29 Aug 2022 | Industry news |
The evolution of golf attire
By Richard Allen
On a sweltering day in the 1970s a member of the uber-exclusive Augusta National Golf Club in Georgia, USA, turned up for a game wearing – sharp intake of breath – shorts. Clifford Roberts, the irascible chairman of the club, spotted him and said: "Nice to see you Bob. What are doing today?"
"Well, Mr Roberts, I was planning on playing golf," the member said. "Really?" replied Roberts. "Where?"
Half a century on and shorts are still not allowed at Augusta National Golf Club but, for the golfing world at large, things have relaxed a lot. Where once shapeless industrial-strength tweed jackets and skirts were mandatory for women golfers, and cuffed trousers and cable-knit sweaters for men, in recent years the game has adopted a more relaxed approach to clothing. The post-COVID boom in golf has only added to that. According to Statista, 25.1 million Americans played golf last year, 800,000 more than the previous year and the highest number for 10 years. Notably, nearly 44 percent of golfers were under the age of 40, and nearly the same amount of people in their 30s played golf as those in their 60s. In Australia, according to Golf Australia, the game grew by 21 percent last year, with an additional 210,000 people playing the game. Demographics like that, in a sport that has become increasingly style-conscious, were always going to catch the attention of the world’s fashion houses. Shorts for men are now commonplace in the summer months and the days of skirts having to reach the ankle – or, later, the knee – are long gone for women. But don’t think it’s all plain sailing, particularly at private golf clubs. Nothing causes more heartache for committees of golf clubs, or takes up more time in meetings, than the vexing subject of clothing on the course. At most private golf clubs, jeans are still not allowed, nor – for men – are T-shirts or running shorts. Women golfers are subject to far fewer regulations, although jeans are still a no-no. Club committees realise they are treading a fine line here; making the game to appeal to younger people while keeping some semblance of tradition and history. They are well aware that once the relaxed-clothing genie has been let out of the bottle, it’s pretty much impossible to cram it back in. Much of the clothing revolution has been led by the professionals, and it’s not just with golf. As soon as Spanish tennis superstar Rafael Nadal turned up at the 2018 Australian Open in pink shorts and a gray sleeveless top – which happened to perfectly show off his striking shoulders and biceps – the tennis world was forced to adapt its clothing rules.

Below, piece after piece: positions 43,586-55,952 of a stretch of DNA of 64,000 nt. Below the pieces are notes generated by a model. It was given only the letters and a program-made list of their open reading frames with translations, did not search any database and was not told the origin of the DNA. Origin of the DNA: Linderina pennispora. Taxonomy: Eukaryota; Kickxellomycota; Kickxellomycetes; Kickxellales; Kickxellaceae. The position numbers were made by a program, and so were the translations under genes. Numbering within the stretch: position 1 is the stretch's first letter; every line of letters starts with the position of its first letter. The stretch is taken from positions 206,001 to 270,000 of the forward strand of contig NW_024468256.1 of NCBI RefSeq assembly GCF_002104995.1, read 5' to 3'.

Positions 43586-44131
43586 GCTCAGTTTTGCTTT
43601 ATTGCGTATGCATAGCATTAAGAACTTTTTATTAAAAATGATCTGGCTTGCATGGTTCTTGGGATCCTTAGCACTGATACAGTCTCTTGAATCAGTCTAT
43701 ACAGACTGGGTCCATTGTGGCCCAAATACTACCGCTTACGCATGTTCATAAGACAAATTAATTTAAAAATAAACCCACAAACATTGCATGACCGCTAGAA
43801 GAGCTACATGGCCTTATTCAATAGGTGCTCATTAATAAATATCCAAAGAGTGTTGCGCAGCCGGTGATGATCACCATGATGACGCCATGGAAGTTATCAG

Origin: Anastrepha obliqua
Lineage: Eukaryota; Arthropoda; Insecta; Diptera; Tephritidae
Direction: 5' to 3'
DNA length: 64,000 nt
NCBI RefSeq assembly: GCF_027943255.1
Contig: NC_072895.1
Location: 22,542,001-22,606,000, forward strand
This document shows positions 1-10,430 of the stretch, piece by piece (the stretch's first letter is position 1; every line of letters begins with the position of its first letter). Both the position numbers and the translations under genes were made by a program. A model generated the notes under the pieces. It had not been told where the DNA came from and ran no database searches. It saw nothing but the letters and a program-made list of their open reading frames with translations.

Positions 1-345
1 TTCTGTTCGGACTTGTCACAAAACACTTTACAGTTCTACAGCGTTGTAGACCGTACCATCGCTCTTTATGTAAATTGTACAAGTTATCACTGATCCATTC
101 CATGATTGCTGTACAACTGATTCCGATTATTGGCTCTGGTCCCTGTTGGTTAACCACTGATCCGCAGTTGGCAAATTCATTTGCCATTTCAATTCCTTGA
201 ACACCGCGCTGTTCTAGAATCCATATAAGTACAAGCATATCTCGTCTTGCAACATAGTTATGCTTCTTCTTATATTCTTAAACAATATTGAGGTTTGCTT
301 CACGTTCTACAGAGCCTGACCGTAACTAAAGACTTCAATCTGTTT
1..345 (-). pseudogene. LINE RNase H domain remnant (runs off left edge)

If it was OK for Rafa, it had to be OK for tennis. (That said, Wimbledon doesn’t look like relaxing its all-white clothing policy anytime soon; the official rules of the championships still state that players must wear ‘suitable tennis attire that is almost entirely white.’). Professional golfers – like Tiger Woods, Ricky Fowler and Justin Thomas among the men, and Sandra Gal, Paige Spiranac and Lexi Thompson among the women – began sporting chic, elegant outfits on the course; form-hugging clothes with tighter fits and bolder colours, which accentuated the athletic figures of the modern golfer. Fashion houses and designer clothing companies are now well and truly entrenched in a sport that has been dominated for years by traditional golf apparel companies like Nike, Adidas, Puma, Footjoy and Oakley. The new kids on the block are names like Under Armour, Lacoste, Uniqlo, Bogey Boys, Hugo Boss, Castore, Lululemon, J Lindberg, TravisMathew and Birds of Condor. No-one was really surprised when, at the most recent Ryder Cup contest between the USA and Europe at Whistling Straits, team USA players strode onto the first tee wearing hoodies by Ralph Lauren. "You have lifestyle apparel sitting on one side, and you’ve got performance or athletic apparel on another side," Travis Mathew CEO Ryan Ellis said recently. "Over the last 10 years, you’ve got athleisure, which bridges that gap."
- First published in the Australian Financial Review. Richard Allen is an author and a Golf Australia board member.
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